Feel free to pm me with any questions if you are looking into 2 year paralegal programs!

dixiecupdrinking
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Re: Taking 1-2 years off

Postby dixiecupdrinking » Wed Feb 13, 2013 11:39 am

If you think you can improve your LSAT score, the benefits to taking the time off will be about a bazillion times greater than the drawbacks.

icanbeohyes
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Re: Taking 1-2 years off

Postby icanbeohyes » Wed Feb 13, 2013 12:18 pm

So to clarify, the earliest I could retake the LSAT would be Dec' 13? Also, I am not necessarily confident that I can improve on the LSAT and it is the only way I could become competitive for schools that I really want (in the T6) since my GPA has suffered. Every time before the exam, I had been PT-ing 10 points higher than my actual performance. Most people only drop 2-4. I feel as if that may reoccur and if at that time it does, I'm worried that schools that may have considered me previously may not extend their generous invitations to me once again.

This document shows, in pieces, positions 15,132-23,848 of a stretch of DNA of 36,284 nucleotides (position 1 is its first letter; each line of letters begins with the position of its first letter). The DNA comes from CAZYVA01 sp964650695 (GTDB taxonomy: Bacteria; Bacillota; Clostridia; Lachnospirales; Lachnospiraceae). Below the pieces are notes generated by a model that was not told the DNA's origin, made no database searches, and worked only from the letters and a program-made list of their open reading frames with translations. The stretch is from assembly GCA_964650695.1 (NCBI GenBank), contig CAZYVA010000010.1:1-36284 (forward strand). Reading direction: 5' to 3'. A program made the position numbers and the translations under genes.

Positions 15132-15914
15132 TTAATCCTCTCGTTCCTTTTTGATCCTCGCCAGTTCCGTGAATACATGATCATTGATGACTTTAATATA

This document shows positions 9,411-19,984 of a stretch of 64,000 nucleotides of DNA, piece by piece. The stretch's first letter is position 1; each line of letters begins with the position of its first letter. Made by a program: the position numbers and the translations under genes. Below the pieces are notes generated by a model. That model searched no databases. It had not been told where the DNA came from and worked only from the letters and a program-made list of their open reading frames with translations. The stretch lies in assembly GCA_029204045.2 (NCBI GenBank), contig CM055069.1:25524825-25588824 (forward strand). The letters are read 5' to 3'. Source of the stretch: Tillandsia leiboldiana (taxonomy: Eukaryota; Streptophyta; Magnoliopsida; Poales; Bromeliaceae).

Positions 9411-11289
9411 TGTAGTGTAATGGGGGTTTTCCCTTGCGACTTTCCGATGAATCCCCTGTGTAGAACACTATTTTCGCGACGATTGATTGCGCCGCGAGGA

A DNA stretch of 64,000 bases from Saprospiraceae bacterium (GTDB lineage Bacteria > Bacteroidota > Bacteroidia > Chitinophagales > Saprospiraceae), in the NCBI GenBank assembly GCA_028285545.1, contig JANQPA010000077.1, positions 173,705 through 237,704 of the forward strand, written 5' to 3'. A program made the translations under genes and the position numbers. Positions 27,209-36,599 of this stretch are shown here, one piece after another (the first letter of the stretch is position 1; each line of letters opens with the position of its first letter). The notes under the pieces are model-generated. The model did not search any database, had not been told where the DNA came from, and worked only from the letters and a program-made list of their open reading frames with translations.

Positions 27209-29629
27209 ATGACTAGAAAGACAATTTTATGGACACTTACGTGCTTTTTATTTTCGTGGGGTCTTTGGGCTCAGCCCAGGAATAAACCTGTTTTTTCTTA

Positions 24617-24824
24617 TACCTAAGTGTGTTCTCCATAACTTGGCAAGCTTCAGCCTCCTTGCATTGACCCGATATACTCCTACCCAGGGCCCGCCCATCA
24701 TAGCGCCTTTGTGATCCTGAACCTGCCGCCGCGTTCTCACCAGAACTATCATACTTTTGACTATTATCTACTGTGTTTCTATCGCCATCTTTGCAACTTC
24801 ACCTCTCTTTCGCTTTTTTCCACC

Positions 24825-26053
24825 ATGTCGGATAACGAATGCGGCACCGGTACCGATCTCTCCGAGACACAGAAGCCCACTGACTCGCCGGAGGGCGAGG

In terms of employment, I will do my best from now to look into some work if this is the path that I ultimately choose, but are there any other "worthwhile" positions other than TFA or the Peace Corps? (FWIW I would be more interested in the Peace Corps).

Thanks for all the responses!

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Tiago Splitter
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Re: Taking 1-2 years off

Postby Tiago Splitter » Wed Feb 13, 2013 12:22 pm

icanbeohyes wrote:So to clarify, the earliest I could retake the LSAT would be Dec' 13?